It is the year 2020. A pandemic has broken out from Wuhan, China to the rest of the world within a few months. The world has come to a standstill. The only way to contain this virus is by avoiding getting infected by it by maintaining proper hygiene, wearing a mask and by social distancing. There is no vaccine yet that could cure this disease. Countries across the globe are imposing lockdowns. Schools, colleges, places of worship were shut down in order to avoid crowded places.
The COVID-19 pandemic has changed the dynamic of the entire world including the dynamics of prison. Globally, the COVID-19 pandemic has impacted prisons. In correctional facilities around the world, outbreaks of COVID-19 have been recorded, with the housing density and population turnover in many prisons leading to an increased risk of the virus contracting relative to the general population. In jails and prisons, inmate crowding, and lack of hygiene initiatives add to the risk of contracting illnesses. In order to minimize density and try to reduce the transmission of the epidemic, some municipalities have released inmates as a preventive measure.
In addition to inmate outrage about their chance of contracting the disease in prison conditions, there have also been demonstrations by inmates and prison breaks in many countries. Prisons are crowded. It gets very difficult to contain the virus from spreading in such a crowded place. A lot of countries came up with the concept of temporary prisons in order to prevent the spreading of virus from one inmate to another The Maharashtra government declared on March 26 that nearly 11,000 prisoners will be released either on provisional bail or parole, both under-trials and convicts who have been imprisoned for minor and non-heinous offences.
The proposed number of prisoners to be released was updated in May, after cases began to be recorded within the jails, to 17,000, which is half the pre-lockdown population of inmates in prisons across the state. Until June 1, the number of released prisoners was 9,600. However, the process of freeing prisoners has significantly slowed down after the first week of June. So far, a total of 10,400 prisoners have been released. The proposed number of prisoners to be released was updated in May, after cases began to be recorded within the jails, to 17,000, which is half the pre-lockdown population of inmates in prisons across the state. Until June 1, the number of released prisoners was 9,600. However, the process of freeing prisoners has significantly slowed down after the first week of June. So far, a total of 10,400 prisoners have been released.
There are different explanations why COVID-19 concentrations could be higher in prison. There have been problems in tests to validate cases, as with the broader world, but there are also particular variables for all prisons and inmates that could shed more light on the subject. The percentages are not just down to how many assessments in prisons have taken place with COVID-19. In the early stages of the pandemic, it was confirmed that not all inmates with COVID-19 symptoms were tested because samples were not readily available.
It was believed that those with symptoms had the virus and were reported as ‘possible/likely’ rather than ‘proven’ cases. In the absence of details about who was tested in custody, the higher rates of reported cases for inmates relative to the general public may partially indicate, for example, the concentration of tests on inmates who displayed more overt symptoms due to their age and/or poor health.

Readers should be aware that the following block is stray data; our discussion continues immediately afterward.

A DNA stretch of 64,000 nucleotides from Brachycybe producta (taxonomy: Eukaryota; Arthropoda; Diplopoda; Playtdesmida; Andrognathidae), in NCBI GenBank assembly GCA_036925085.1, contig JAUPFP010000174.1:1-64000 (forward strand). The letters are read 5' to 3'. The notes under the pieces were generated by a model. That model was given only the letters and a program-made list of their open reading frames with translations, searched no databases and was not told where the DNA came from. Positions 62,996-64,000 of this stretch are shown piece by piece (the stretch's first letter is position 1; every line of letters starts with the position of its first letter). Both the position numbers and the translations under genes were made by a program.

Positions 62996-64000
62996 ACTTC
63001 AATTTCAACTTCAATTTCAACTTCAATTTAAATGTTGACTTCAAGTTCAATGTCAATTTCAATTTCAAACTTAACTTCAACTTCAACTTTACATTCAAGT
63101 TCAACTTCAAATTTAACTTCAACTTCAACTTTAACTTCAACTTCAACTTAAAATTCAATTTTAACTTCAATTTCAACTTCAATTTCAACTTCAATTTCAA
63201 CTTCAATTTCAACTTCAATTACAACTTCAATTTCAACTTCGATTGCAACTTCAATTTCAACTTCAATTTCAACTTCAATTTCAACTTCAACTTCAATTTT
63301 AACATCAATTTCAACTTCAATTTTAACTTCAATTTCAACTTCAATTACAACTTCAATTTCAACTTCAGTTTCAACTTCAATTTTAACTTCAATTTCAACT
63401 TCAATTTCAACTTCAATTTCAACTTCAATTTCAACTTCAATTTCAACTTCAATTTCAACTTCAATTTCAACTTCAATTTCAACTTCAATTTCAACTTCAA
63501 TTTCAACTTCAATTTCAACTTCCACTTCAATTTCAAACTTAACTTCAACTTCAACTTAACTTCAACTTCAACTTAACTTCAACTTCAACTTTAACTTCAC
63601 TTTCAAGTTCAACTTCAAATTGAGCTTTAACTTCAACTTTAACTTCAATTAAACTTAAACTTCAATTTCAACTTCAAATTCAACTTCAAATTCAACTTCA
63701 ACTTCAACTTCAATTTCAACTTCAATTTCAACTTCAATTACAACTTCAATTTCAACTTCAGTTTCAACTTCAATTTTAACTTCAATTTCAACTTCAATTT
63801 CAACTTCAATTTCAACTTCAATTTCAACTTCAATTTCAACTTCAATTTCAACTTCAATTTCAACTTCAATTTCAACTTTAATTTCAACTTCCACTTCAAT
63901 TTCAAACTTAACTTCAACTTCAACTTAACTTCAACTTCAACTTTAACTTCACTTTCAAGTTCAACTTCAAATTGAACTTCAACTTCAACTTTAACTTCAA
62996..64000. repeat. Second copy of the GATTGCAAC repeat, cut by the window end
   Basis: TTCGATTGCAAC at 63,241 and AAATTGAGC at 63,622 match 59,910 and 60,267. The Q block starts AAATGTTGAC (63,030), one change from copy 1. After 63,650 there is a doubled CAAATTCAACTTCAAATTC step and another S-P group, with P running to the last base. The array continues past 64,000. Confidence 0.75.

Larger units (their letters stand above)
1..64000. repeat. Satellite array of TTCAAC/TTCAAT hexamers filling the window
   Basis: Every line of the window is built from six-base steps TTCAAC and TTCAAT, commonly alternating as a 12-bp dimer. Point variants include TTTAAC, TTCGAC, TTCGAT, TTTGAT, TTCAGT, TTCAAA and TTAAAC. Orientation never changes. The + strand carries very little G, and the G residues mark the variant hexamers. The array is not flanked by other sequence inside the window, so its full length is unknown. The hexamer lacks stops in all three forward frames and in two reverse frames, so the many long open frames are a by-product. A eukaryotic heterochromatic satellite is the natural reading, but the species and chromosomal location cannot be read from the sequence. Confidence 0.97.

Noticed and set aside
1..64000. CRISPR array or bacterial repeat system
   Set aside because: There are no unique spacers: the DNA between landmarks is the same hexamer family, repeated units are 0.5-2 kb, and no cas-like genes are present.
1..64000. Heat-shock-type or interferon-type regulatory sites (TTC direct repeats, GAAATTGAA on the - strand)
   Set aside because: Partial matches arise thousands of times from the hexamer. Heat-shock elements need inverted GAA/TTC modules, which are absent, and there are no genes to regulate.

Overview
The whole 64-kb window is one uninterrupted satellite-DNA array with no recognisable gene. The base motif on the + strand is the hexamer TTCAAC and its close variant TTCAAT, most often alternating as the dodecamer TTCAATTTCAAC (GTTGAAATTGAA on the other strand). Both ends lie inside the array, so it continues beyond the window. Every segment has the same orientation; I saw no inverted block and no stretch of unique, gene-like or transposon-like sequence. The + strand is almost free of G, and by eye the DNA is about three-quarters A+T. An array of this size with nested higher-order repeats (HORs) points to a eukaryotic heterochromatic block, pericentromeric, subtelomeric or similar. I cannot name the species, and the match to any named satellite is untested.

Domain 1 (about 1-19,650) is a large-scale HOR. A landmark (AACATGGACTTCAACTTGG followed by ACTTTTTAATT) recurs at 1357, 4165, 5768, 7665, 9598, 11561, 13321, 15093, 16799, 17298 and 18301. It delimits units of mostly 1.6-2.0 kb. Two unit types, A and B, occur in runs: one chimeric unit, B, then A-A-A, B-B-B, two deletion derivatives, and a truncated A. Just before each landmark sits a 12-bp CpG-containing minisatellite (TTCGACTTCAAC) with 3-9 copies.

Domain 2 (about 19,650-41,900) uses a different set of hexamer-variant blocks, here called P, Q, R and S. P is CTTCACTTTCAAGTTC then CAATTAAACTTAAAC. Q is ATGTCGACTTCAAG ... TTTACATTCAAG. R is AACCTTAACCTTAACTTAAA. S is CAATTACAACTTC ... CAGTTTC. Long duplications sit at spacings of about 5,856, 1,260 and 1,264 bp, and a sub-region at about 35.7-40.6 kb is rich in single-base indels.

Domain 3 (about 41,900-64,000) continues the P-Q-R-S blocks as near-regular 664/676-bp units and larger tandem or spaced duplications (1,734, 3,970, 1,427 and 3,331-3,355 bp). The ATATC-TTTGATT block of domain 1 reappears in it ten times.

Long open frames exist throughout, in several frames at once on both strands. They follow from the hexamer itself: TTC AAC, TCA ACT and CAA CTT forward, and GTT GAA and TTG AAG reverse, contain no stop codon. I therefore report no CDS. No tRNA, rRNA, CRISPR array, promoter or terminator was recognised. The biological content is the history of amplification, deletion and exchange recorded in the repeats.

The release of age band test results, as well as hospitalization rates, would cause further conclusions to be made about this. Many other risk factors for the infection are also faced by inmates. A specific vulnerability is a physical condition in prisons. Many inmates remain in communal cells and overcrowding, and inconsistent ventilation ensures that simple infection controls for COVID-19, such as social distancing and daily hand-washing, are far more difficult to enforce.
To decrease the burden of COVID-19, preventive and management techniques should be introduced in correctional and detention facilities. Symptom screening at exits, preventing overcrowding, staggering meal and recreation hours, facial coverings, signs, and preparation are some preventive measures. Info-sharing programs can be built for hospitals to treat reported and suspicious cases and separate potentially infectious persons.
Measures to prevent spreading of COVID 19 virus
- There should be a lot of space in order to avoid overcrowding. There should be a limit as to how many people can gather at one place. If possible, gatherings should be avoided.
- The prison should be clean and hygienic. It is important to sanitize each and every room on a regular basis to maintain hygiene.
- Proper handwashing stations and hand sanitizing station should be installed at an adequate distance and inmates should be made aware about the importance of washing or sanitizing hands.
- Adequate ventilation is a must in prisons.
- Inmates must avoid sharing any kind of personal products such as towels etc.
Plight of Prisoners
Prisoners are subjected to certain working conditions in India that are shocking to human standards. Over the years, the continuous exposure to inhumane and unhygienic procedures has had significant physical and psychological effects for the inmates and has just placed a cherry to the top of the pandemic. It has revealed the true and significant consequences for the lives of the inmates. Over the years, the situation and living conditions of the inmates have worsened. In general, the wealthy have the luxury of either getting a simple exit or better service. The rule that is there to serve everyone fairly, though, also seems unequal to the poor.
The lack of medical staff and exponential increase of COVID-19 jail cases is an alarm to society to repair its jails and protect the prisoners’ lives and freedoms. Each one of us will inevitably be affected by this pandemic. This time, the true living conditions of the inmates have even been brought forward for the public to see how people are exposed to such egregious living conditions. Right now, we need to acknowledge what India wants is effective enforcement of its laws, there are so many good laws to protect prisoner rights, but its weak implementation is the issue.